Now, please understand: If someone's interviewing me for a $100K job doing complex analysis, statistics, or supervising a global work force over multiple time zones, languages, and agendas, then, yes...I anticipate there'll be a bit of learning I'll be doing over time. But these jobs asking for five-part analysis are not $100K positions (trust me on this). Most of them are little more than "Can you write my book for me?" Which, as we know, is Not A Highly Paid Way To Make A Living In The First Place. :-) To expect that person to invest heavily in some idea of "extended education" (which is usually not considered paid time, either)? Ummmm...no.

Yeah. I know. Grumpy Cat's got nothin' on me.

You get that way when you know what you're doing but are constantly confronted with people who want you to prove it through innocuous question-and-answer sessions that sound like the first day of first grade. Besides the hundreds of hours on already-completed jobs, the dozens of 5-star testimonials from happy clients, and the sheer intelligence of your proposal up-front...they want more. 

Please stop doing this, folks. The pro you want working for you doesn't have time for this nonsense, which means the people who'll bother with it...are the people who are left.

I doubt that's what you REALLY want. 


But then, again, I could be wrong. I do have a baaaad attitude, after all. :-)

Thoughts?
Janny

Sunday, January 19, 2014

"What We Have Heayah..."*

...it never ceases to amaze me. And this crosses ALL status lines, all rank and file, all levels of proficiency, and all age groups.

Why is it when I very clearly state "the first two pages" of something, people will send me something that's 20 pages long and say, "Oh, just pick the two pages you think will show your editing style the best"?

Is there something alien and undecipherable about the phrase the first two pages?

Is is that you don't trust your own work to be good from the get-go...or you don't trust ME to be able to tell from those first two pages how things are going to go?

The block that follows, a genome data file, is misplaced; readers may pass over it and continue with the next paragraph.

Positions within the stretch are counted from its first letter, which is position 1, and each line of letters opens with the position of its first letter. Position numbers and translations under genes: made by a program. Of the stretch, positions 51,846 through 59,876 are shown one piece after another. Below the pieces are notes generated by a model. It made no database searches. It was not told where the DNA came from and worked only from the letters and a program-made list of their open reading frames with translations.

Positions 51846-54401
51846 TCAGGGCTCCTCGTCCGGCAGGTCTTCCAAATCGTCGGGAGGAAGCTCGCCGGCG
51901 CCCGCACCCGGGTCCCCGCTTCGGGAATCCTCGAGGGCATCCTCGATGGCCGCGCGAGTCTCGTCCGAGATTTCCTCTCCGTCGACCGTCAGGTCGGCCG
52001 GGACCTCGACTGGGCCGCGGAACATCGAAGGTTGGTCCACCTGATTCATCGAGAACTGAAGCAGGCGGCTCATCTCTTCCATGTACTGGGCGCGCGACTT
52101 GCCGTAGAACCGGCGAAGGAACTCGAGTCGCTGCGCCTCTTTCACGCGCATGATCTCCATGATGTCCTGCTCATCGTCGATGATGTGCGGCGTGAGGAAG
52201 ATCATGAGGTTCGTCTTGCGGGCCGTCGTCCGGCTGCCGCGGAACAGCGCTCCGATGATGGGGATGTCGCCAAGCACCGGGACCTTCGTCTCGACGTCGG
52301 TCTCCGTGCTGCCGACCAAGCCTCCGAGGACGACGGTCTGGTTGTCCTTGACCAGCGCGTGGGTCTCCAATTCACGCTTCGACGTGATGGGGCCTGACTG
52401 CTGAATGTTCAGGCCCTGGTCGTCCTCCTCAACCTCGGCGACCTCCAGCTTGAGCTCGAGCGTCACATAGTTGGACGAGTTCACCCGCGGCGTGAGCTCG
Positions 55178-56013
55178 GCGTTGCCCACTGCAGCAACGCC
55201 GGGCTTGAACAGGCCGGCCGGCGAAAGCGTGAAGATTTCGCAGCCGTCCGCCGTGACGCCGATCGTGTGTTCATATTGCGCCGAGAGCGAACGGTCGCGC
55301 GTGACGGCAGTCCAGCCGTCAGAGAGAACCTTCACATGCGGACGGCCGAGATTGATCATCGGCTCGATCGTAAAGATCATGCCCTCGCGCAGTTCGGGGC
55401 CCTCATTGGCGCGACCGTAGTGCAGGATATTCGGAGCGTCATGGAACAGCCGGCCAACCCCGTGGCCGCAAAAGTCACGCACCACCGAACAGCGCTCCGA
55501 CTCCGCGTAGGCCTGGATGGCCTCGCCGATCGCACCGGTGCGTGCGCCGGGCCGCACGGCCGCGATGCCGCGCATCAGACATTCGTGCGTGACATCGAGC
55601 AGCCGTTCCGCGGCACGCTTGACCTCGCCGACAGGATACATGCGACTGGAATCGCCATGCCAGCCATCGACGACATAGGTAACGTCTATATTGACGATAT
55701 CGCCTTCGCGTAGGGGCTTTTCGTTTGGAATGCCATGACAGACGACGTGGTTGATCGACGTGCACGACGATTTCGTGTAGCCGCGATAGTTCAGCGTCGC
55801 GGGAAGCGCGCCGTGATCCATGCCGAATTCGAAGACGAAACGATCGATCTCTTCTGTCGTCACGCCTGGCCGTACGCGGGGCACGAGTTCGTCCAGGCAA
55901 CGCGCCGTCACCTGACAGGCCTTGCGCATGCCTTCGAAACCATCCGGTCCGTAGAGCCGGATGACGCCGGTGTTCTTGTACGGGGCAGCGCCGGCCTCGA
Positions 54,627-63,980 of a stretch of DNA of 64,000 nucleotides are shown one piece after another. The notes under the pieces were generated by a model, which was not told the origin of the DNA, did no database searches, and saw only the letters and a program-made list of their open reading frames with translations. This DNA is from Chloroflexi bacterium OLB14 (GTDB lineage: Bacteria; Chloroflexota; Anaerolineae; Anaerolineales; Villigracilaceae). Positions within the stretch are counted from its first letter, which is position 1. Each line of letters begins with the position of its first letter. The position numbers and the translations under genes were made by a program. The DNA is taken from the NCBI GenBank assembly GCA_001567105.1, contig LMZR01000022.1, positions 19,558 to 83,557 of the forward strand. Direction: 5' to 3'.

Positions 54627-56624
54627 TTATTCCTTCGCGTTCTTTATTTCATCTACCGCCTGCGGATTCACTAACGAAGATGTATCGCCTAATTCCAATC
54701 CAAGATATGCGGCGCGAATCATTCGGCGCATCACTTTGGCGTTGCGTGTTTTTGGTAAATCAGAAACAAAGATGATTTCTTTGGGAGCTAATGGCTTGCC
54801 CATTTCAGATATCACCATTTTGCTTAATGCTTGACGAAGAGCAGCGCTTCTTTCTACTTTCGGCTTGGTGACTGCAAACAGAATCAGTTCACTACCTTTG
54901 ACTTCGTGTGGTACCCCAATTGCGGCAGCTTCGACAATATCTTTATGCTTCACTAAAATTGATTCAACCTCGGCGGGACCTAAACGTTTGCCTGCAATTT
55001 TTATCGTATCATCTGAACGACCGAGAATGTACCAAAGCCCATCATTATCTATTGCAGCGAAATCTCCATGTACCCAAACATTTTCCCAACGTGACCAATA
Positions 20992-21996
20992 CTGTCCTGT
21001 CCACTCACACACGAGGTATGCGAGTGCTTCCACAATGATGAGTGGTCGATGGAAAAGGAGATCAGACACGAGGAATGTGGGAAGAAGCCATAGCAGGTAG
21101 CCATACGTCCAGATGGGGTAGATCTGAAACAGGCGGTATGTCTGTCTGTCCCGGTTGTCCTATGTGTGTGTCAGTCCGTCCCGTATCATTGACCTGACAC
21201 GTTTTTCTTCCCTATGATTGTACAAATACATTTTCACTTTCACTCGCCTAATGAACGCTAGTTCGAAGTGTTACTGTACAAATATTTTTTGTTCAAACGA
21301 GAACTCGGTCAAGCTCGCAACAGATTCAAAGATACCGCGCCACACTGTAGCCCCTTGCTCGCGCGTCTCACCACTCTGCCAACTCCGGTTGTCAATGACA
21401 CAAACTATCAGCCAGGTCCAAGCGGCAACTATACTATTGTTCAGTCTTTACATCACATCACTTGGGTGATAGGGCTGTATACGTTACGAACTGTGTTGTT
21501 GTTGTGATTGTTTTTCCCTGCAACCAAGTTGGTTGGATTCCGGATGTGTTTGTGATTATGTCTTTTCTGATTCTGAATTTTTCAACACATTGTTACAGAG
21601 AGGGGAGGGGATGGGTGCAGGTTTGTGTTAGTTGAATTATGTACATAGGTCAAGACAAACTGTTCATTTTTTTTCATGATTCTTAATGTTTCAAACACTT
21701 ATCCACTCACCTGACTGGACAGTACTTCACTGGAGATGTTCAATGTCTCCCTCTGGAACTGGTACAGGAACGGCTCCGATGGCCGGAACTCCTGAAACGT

If you don't trust that the first two pages of your work are that good...work on them until they are.

If you don't trust that I can tell enough from the first two pages...read some more of this blog. I suspect it will give you all the confidence you need that I know what I'm about.

But it is a never-ending frustration to someone to ask for something so simple and have it turn into anything but what they asked for. If this was one of those "tests" in which you don't get any farther than the first instruction if you fail that part, guess what? You'll have failed already.  And no, I'm not being needlessly pedantic. If an editor tells you she wants 2 pages, and you give her 20, what do you think she's going to do with that work?

If you're really trying to give me reasons to say "No," one has to wonder why you're approaching me in the first place. Do you honestly think I won't notice?

There's a reason I'm called "the pickiest of the picky," you know. :-)
'nuff said.

(sheesh.)
Janny
*(if you're of a certain generation, you'll be able to complete the legendary phrase above. If not, put a question in the comments, and I'll be glad to elaborate. )

Saturday, January 18, 2014

No Longer A Spring Chicken...If That Matters

...which leads, of course, to the question, "Where in the world did that phrase come from?"

Well, according to a bulletin board on phrases.org/uk, here's the scoop: